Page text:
that works inside finder for me and also on desktop.

      • Billy says:

        Doesn’t work in Lion, even with maxing the grid layout, Brah.

        • mark says:

          I was “praying” that this was going to work for the Icon view in the My Finder window in Snow leopard 10.6.8 but it doesn’t.

          And this issue is a very important feature for me that if I can’t get it to work then I’ll be forced to downgrade to Leopard 10.5 just to have this one feature its that important.

          Are there any suggestions out there on how to make this work for Snow Leopard or someone whom has made it work for Snow Leopard?

          • wildhorsey says:

            Use the “List” view and expand the name column to fit the file name, that will show the entire file name or folder name in any window of Mac OS X. Works in OS X Yosemite, Mavericks, even Snow Leopard!

          • mark says:

            using the List view doesn’t fix the problem, I need this for the Icon view only in My Finder. I prefer the Icon view over any other view options.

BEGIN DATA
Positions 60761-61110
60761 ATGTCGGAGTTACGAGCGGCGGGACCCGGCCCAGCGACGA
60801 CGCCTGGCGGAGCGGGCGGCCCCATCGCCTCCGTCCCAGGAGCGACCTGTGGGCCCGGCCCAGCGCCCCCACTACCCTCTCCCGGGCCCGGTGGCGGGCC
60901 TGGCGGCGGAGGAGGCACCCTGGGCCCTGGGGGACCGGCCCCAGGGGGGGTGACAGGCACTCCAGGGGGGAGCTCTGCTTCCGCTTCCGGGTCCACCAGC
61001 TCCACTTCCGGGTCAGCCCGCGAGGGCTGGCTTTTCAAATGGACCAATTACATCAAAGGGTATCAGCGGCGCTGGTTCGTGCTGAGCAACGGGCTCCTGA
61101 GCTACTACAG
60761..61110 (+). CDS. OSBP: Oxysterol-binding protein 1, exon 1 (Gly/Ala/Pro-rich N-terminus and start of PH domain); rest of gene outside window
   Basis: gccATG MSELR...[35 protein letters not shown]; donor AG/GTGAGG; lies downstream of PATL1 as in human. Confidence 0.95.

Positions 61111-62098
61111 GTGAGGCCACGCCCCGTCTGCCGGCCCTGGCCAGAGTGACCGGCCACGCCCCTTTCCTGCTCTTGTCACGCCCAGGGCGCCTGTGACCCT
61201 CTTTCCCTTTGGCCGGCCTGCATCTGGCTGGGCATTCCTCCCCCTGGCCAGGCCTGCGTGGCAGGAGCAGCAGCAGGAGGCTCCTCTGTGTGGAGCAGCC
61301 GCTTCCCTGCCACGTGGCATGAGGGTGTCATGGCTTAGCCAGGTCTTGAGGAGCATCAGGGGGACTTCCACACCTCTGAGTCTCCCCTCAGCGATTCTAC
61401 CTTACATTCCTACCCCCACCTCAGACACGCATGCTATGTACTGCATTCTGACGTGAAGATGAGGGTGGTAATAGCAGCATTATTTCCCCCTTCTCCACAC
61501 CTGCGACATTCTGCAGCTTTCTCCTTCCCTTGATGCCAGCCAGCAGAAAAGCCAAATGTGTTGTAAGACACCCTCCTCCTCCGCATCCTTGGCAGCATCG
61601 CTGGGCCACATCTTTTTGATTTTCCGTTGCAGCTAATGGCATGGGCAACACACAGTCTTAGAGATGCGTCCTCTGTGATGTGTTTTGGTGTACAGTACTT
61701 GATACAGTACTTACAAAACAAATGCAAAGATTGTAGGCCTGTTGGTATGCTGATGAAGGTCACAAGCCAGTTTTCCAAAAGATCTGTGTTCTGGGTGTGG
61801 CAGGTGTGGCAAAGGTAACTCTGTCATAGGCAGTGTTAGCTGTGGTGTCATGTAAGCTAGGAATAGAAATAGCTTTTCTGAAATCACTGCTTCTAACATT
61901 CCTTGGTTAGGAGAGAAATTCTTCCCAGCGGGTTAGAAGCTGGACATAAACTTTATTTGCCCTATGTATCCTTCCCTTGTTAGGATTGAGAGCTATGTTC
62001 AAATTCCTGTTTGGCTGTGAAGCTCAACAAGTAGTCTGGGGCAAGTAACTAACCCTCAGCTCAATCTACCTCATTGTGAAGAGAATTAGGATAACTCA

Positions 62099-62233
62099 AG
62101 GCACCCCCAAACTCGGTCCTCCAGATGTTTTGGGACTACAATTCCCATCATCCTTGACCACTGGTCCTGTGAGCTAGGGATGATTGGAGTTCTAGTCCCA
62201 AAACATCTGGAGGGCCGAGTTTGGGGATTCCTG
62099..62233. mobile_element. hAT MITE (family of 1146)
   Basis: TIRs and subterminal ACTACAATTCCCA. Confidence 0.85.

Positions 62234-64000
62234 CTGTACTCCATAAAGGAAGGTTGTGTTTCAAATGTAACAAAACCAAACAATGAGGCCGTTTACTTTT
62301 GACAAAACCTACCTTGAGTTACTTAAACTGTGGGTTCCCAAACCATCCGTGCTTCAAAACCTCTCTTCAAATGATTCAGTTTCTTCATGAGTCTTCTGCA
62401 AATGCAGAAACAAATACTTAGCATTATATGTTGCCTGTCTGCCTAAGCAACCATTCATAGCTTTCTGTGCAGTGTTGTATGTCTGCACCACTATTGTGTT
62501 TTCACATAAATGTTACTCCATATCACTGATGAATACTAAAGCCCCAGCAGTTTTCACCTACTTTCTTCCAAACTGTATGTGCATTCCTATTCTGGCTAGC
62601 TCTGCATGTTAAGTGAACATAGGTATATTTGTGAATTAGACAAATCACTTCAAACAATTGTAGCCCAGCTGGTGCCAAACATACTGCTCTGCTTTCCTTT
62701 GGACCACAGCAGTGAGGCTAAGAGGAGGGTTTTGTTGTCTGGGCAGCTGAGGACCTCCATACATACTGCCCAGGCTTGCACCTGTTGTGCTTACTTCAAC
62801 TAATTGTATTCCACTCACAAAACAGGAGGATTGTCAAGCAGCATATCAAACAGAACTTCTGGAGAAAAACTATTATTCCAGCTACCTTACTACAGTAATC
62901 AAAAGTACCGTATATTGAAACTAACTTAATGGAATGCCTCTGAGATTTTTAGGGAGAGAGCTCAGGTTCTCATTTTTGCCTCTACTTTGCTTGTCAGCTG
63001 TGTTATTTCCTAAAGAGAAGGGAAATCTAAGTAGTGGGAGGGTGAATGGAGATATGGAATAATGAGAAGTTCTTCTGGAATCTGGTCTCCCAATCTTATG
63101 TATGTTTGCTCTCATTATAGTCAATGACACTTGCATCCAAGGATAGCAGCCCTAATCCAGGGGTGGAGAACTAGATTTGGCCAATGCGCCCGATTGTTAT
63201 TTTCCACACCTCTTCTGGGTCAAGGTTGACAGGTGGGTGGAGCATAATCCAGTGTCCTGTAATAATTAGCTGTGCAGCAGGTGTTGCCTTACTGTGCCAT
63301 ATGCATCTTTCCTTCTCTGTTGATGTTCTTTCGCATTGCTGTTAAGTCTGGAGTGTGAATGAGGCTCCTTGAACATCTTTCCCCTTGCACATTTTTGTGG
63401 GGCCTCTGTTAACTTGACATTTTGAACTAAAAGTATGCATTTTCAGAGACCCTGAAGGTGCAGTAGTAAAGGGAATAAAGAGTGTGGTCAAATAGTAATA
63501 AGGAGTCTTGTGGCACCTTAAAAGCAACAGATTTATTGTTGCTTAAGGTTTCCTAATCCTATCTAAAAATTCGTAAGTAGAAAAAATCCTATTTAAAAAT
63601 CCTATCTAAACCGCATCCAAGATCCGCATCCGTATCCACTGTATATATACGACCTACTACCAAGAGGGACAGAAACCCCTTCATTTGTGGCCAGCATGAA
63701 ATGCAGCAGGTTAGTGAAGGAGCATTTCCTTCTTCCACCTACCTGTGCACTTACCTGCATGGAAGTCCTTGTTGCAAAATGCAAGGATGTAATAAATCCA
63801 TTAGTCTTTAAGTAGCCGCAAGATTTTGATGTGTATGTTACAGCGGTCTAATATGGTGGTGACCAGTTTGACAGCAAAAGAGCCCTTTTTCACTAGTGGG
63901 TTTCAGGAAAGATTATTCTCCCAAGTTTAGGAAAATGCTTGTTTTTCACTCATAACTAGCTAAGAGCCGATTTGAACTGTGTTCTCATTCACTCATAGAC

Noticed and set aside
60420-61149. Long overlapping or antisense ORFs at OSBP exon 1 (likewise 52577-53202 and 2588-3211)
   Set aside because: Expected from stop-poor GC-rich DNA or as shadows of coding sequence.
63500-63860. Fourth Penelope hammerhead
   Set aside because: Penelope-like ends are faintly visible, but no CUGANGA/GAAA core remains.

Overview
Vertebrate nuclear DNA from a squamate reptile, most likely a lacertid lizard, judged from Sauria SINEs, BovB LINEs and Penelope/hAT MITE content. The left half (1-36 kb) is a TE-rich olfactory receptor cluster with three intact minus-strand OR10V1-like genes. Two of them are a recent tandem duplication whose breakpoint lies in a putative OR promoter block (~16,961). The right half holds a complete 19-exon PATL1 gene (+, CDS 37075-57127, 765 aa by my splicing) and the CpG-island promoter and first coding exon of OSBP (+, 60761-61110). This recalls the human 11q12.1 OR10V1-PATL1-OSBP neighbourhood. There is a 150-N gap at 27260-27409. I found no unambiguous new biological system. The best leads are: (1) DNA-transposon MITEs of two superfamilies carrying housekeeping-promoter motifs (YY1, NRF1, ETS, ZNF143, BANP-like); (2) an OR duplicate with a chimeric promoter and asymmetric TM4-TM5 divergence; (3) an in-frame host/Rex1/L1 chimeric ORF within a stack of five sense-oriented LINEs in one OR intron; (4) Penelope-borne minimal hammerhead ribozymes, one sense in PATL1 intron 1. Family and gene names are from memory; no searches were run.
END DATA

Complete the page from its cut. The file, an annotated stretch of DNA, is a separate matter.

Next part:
11. Thank you so much for this!

  12. Brah says:

    ya well u can thank me later. but there is another option…

    even if u set grid spacing to max… OS X default is to show no more than 20 characters…

    with this terminal command, u can set it much higher, 100 if u want but then it just looks weird. i set mine to 50 and it is perfect.

    They called steve jobs a perfectionist but he still had a long way to go, but we have no new savior insight, not under tim cook anyway.

    we are all forsaken.

    defaults write FXDesktopLayoutGridCharCount 50; killall Finder

    Restore: defaults write FXDesktopLayoutGridCharCount 20; killall Finder

  13. macfoxpro says:

    Hmmm I never made the connection! HaHaHa

  14. sdwra says:

    I always wondered. thanks for this